In this light our chefs and teachers read with interest Amanda Hess’s piece in the Times, “Is Empathy Really What this Nation Needs?” Ms. Hess sees a dark side of empathy, in which she finds a self-serving motivation in the act of reaching outside of one’s self and feeling what it’s like to be in someone else’s shoes. “These days, (empathy) often seems to mean understanding their pain just enough to get something out of it — to manipulate political, technological and consumerist outcomes in our own favor.” Yes, true, the idea that empathy may be a self-serving ploy seems to sully the whole moral mandate. But is it really wrong to empathize in order to get something you want, if that something will truly help the person? For us, we support creating spaces of empathy because we want kids to get to know each other, to get to know their bodies, and then, yes, so that they will make better choices about how to treat themselves. Better choices. As adults we believe we know what those better choices are (more vegetables! Less corn!). It may be manipulative, but it’s honest and caring. And it brings kids together, too.
It’s really only teachers who understand how divided our kids are inside a single classroom. There are kids from supportive homes and kids who have to fend for themselves; there are kids with different reading abilities, kids with different class-, cultural -or racial backgrounds; there are kids who don’t understand each other’s religious beliefs and traditions. Plus, think about it, in any one class there are no two physical bodies alike. But when food becomes a common element in a child’s education these differences become something over which we can bond, connect, and learn. A child who might not have the strongest reading aptitude can understand a topic with which she might have otherwise struggled. And a child who shies from expressing his family’s cultural background can feel proud to claim her food history as her own. We all have interesting food memories to share. And sharing makes us better listeners.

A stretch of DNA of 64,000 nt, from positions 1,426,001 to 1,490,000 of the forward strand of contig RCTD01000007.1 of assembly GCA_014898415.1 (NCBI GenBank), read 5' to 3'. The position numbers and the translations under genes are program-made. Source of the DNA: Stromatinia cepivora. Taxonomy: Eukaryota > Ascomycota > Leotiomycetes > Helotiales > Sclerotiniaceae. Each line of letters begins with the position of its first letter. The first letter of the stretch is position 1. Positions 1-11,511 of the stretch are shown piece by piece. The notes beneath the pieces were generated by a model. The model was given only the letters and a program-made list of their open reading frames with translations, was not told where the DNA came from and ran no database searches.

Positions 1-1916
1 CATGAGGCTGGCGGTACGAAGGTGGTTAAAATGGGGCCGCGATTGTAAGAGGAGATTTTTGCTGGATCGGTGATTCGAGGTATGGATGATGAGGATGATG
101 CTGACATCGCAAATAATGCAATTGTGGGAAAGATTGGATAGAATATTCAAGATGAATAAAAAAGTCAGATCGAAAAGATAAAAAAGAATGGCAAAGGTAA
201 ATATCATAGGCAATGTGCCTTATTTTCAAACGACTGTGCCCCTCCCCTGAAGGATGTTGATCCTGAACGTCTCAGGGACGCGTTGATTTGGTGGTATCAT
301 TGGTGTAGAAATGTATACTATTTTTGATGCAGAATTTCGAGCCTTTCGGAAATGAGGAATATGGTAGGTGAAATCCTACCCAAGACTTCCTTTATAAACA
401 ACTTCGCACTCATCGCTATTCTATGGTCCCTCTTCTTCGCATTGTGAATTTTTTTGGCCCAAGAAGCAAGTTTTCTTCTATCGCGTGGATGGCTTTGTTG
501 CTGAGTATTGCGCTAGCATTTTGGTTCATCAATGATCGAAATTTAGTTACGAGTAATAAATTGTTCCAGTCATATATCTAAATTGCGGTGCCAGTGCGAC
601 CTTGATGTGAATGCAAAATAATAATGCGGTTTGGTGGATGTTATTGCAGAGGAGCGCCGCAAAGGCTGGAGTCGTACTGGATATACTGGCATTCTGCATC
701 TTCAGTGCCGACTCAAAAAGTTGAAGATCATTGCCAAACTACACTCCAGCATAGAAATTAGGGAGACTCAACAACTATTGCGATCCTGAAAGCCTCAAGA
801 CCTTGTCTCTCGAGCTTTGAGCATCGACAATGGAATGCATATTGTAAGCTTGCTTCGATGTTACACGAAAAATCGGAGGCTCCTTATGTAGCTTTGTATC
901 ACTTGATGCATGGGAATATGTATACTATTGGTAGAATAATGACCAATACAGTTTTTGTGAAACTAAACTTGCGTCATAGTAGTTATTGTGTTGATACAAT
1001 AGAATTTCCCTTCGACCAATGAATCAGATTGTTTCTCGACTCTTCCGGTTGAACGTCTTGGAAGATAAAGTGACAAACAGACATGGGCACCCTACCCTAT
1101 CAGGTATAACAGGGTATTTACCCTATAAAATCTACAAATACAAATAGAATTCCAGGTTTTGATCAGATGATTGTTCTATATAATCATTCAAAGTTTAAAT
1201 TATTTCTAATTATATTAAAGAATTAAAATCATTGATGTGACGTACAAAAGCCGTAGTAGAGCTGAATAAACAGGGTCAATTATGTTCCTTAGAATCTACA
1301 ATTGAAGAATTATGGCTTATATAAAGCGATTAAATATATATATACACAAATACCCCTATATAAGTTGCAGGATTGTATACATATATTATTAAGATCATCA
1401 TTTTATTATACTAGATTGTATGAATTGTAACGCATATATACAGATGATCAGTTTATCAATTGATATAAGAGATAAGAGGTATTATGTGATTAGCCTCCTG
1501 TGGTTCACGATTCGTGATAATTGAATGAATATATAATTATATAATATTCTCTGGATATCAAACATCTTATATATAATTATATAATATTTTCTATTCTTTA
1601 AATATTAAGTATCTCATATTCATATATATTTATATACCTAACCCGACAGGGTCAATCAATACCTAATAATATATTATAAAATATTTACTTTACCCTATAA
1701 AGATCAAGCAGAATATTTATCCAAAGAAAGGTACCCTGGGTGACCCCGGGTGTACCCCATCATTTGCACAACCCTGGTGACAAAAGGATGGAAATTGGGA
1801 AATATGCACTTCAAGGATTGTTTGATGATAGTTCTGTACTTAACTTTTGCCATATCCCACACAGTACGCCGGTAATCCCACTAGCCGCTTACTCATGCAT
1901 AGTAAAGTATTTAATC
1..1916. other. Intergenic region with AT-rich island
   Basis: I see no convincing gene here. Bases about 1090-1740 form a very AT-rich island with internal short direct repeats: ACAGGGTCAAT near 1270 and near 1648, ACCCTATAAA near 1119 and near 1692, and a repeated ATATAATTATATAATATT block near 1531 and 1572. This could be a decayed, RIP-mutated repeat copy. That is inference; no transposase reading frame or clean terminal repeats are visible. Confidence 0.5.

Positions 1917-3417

We have the Obama administration to thank for this focus on food-as-common ground. If the table is the core symbol, anchored by the beautiful new table in the Obama’s garden, literally too heavy to move, it’s not because food was “#trending” or because the Obamas employed that cool chef from Chicago (hey Sam!) but because as leaders the Obamas have a unique ability to see the potential for empathy in our everyday lives.
This is a legacy that we must call upon the next administration to assume. Today, obviously, we need empathy and compassion more than anything. We chefs see this in our restaurants’ dining rooms. The day after the election in Chicago we saw friends coming together over food. As our dining rooms filled, we watched folks search each other out, whether to commiserate or to plan, joining figural hands over a literal table. This power of the table to create a space of empathy, more than anything else in our chefs’ lives, is what makes meaning and purpose in a challenging world.
We named our group Pilot Light because we want to start a small flame and ignite a larger glowing fire: of compassion, care, empathy, and, ultimately, happiness in our kids. And in ourselves. In the waning months of this administration let’s understand that in order for us to find common ground we need to literally break some bread with the youngest citizens around whatever table we can find.
Let’s keep moving.
Co-Founder, Pilot Light
Chef and Owner, Lula Café